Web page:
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Brazil’s Recent Drought Impacts Coffee and Orange ProductionBrazil is the world’s largest producer of coffee and oranges. The country produces around a third of the world’s coffee and orange supply. In addition, Brazil exports the largest amount of Arabica coffee beans and orange juice. However, with the recent drought in Brazil, the crops that rely on irrigation, such as orange trees and coffee plants, are suffering. Coffee and orange production is declining, impacting the supply chain of both products around the world and putting a heavy burden on Brazilian farmers.

Impact on Coffee and Orange Crops

Brazil is currently facing one of the worst droughts in the country’s history. The agricultural regions in Brazil, particularly the states of São Paulo and Minas Gerais, are generally tropical, but they are suffering from dry soil and scarce water reservoirs. Brazilian farmers started turning on irrigation systems for orange and coffee crops early, in fear of the lack of rainfall and limited water reservoirs with the dry season approaching. However, coffee production is taking even more of a hit due to 2021 being a “limited year.” Coffee production runs on a biennial cycle, meaning while there will be a higher production of coffee during one year, the next year will yield a lower amount of coffee from the same trees.

This year’s crop production indicates that if the drought continues, it will severely impact the orange and coffee supply. The past season’s orange production decreased by 31% in comparison to the last season and estimates project that coffee production for the 2021-2022 crop cycle will drop by the same percentage. More specifically, Arabica coffee may see a decline in production of “between 32.4% and 39.1%.” With coffee trees not receiving enough moisture and orange groves experiencing ripeness inconsistencies, coffee and orange production is decreasing.

Overall Consequences of Drought

With the lack of coffee and orange production, the supply of these crops is limited. Limited supply and high demand are driving up the prices of both products, particularly coffee. The prices going up for these popular crops indicates that the products will be more inaccessible due to expensive price points.  Already, wholesale coffee prices have surged at a record high in comparison to recent years; the rate for Arabica coffee reached almost $1.70 per pound this year, which is a 60% increase from 2020. Along with higher coffee price points, orange prices are expected to rise and there may be an orange juice shortage.

Overall, Brazil is a large agricultural hub, not only producing coffee and oranges but also other vital crops, such as sugar cane and corn. Therefore, “the drought is also hurting key farming states, at a time when the agricultural sector has been driving Brazil’s economic recovery, with growth of 5.7% in the first quarter.” However, the drought not only affects the supply chain but also the farmers themselves. Farmers are selling coffee for very low prices and have had to even renegotiate prices with traders. The drought negatively affects everyone in the supply chain, however, farmers and their families depend on the income they get from selling crops.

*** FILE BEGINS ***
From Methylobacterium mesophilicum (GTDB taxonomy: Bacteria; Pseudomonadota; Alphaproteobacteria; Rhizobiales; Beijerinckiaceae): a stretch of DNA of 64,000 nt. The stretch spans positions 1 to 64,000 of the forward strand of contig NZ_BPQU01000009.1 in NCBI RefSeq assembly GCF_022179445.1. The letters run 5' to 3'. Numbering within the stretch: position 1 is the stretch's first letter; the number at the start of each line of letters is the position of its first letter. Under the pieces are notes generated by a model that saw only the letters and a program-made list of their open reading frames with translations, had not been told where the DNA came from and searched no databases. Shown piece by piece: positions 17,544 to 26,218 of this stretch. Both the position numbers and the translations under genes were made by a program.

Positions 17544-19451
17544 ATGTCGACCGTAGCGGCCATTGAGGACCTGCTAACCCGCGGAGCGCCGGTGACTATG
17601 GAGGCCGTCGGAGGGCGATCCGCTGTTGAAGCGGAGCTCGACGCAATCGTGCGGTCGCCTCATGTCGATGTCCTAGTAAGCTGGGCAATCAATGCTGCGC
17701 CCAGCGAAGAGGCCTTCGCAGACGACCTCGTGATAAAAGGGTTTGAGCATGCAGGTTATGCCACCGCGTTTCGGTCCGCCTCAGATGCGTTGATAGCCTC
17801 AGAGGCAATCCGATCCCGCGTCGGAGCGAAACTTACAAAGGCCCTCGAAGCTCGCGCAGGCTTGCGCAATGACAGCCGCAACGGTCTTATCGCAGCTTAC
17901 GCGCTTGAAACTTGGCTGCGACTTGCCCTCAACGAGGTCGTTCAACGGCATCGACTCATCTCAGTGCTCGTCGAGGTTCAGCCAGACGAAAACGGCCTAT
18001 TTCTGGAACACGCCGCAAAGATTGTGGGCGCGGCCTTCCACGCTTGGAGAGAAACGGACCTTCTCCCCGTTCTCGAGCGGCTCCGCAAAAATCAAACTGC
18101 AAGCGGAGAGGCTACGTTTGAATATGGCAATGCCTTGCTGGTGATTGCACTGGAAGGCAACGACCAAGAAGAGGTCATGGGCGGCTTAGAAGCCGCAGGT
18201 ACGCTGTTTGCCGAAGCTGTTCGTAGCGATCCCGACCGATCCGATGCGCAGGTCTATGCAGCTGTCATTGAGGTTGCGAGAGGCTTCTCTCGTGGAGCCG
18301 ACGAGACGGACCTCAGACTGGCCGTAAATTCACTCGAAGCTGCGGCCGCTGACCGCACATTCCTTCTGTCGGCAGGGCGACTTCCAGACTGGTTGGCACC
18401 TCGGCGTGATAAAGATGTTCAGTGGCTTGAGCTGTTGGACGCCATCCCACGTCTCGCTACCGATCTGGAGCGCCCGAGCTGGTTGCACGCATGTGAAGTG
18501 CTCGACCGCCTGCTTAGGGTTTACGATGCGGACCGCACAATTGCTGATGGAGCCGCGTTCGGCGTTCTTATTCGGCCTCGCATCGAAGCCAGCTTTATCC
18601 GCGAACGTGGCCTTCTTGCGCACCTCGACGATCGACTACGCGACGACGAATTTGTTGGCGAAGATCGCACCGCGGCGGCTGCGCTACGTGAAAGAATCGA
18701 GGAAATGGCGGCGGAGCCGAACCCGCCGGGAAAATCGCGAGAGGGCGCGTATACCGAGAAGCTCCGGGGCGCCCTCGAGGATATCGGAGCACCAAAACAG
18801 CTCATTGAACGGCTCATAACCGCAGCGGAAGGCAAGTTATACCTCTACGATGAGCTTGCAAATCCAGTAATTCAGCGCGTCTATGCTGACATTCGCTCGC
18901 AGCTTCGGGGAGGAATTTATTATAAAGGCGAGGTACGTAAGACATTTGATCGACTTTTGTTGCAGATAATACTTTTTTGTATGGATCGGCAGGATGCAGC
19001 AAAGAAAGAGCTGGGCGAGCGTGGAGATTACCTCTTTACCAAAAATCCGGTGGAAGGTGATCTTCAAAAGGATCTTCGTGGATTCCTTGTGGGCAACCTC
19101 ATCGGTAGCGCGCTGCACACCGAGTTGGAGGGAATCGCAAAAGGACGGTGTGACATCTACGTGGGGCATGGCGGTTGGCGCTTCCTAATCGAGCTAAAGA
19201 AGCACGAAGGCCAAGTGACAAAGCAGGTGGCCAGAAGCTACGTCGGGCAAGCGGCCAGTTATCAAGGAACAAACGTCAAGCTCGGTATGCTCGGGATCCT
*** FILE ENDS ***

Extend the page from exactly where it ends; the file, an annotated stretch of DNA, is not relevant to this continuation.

The MAIS Program Provides a Solution

While there is no solution to directly combat the drought in Brazil, there are organizations that help farmers with agricultural technology and even an organization that helps farmers when it comes to climate crises. The MAIS Program uses different strategies in order “to help farmers plan for drought-intensive periods.” Some of its initiatives include modules with the ability to provide income to farmers with technical assistance. The organization provides solutions to farmers, including using the Opuntia-ficus cactus “as a substitute for corn and a biophysical water and food storage system” and planting drought-resistant trees. This program is designed to help farmers adapt to changes in weather and ensure food security in Brazil.

Every dollar that goes into the program generates $7 in the Jacuipe Basin of Brazil, among other impacts. Programs like MAIS help farmers deal with the impact of weather on crops, including the drought in Brazil that is affecting coffee and orange production.

– Karuna Lakhiani
Photo: Pixabay

Smart Feature PhonesAccess to computing technologies and the internet are key to economic success in today’s post-industrial world. However, around 3.4 billion people, according to the Wall Street Journal, still do not have internet access. Smart feature phones may be key to increasing economic development in lower-income regions such as Africa.

Smart Feature Phones vs Smartphones

The primary barrier of a smartphone is financial: even the cheapest smartphones cost hundreds of dollars, a cost that is beyond the reach of many people in developing countries. On the other hand, smart feature phones can sell for as low as $20. Smart feature phones have a retro look but allow for plenty of modern features, including web browsing, email access, cameras and GPS systems. Compared to smartphones, the processing power of smart feature phones is limited, the screens are small and they lack advanced features such as high-tech camera lenses. Still, the absence of these extra features allows for longer battery life and greater durability, which are both major benefits for people in rural areas.

Mobile Phone Benefits

Mobile phones can greatly improve productivity in less ostensibly technological industries. Mobile phones are especially useful in industries such as agriculture where agriculture apps allow farmers greater market access and help increase their agricultural output. Mobile banking allows for safer and more stable commerce and marketing is often far easier and more effective online than in person. Additionally, remote communication between workers can maximize efficiency and weather advisory apps can improve productivity in any outdoor job. All of these functions are completely feasible on smart feature phones. Even illiterate people are able to use smart feature phones as models such as the KaiOS JioPhone features an extensive voice command system.

Increasing Popularity